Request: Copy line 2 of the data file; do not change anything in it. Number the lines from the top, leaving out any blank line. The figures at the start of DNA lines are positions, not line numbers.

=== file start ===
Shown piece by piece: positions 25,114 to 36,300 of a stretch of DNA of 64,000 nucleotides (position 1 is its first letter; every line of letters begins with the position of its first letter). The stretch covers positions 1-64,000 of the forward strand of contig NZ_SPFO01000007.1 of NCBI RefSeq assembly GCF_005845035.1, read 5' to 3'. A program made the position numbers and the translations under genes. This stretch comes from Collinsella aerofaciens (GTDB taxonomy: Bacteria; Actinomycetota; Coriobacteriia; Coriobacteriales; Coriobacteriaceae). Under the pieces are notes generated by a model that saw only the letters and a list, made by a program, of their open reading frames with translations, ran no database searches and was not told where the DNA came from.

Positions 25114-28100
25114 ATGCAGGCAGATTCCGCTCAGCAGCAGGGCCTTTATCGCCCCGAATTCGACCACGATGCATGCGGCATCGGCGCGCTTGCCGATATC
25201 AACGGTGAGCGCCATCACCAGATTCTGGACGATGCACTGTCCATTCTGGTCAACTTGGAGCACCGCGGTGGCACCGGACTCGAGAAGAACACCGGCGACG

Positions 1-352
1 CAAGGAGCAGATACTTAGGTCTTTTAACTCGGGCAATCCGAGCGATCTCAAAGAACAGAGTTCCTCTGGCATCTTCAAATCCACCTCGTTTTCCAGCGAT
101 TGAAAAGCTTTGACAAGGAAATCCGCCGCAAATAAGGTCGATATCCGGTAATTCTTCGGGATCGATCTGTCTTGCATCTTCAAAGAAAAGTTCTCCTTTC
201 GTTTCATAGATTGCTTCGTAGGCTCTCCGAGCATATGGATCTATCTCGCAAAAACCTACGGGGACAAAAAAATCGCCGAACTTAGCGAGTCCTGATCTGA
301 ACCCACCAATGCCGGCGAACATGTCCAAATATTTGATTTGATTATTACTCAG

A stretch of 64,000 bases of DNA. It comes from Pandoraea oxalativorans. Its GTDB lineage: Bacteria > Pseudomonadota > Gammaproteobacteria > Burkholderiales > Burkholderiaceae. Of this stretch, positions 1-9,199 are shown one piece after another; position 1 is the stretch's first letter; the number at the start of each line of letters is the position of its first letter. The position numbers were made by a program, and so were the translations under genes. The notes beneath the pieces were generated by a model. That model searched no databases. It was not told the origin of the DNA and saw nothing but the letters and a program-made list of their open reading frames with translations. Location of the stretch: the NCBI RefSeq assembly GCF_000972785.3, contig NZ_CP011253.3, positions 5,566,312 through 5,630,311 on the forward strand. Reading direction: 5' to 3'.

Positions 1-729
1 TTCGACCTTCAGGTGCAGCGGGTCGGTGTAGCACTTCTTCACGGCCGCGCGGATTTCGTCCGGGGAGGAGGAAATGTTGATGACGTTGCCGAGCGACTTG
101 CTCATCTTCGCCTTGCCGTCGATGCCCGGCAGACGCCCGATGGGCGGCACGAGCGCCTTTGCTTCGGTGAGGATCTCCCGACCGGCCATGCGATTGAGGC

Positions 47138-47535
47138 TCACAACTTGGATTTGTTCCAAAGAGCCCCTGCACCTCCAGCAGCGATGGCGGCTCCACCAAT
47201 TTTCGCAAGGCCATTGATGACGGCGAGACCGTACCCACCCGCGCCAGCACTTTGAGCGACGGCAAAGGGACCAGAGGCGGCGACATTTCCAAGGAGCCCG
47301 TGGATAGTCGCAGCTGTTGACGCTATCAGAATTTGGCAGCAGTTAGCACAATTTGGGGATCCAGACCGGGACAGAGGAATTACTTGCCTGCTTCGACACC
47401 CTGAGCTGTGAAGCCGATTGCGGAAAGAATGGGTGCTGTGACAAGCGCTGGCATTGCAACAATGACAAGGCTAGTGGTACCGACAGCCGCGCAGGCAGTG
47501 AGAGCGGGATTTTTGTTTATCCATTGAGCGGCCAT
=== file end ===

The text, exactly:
Positions 25114-28100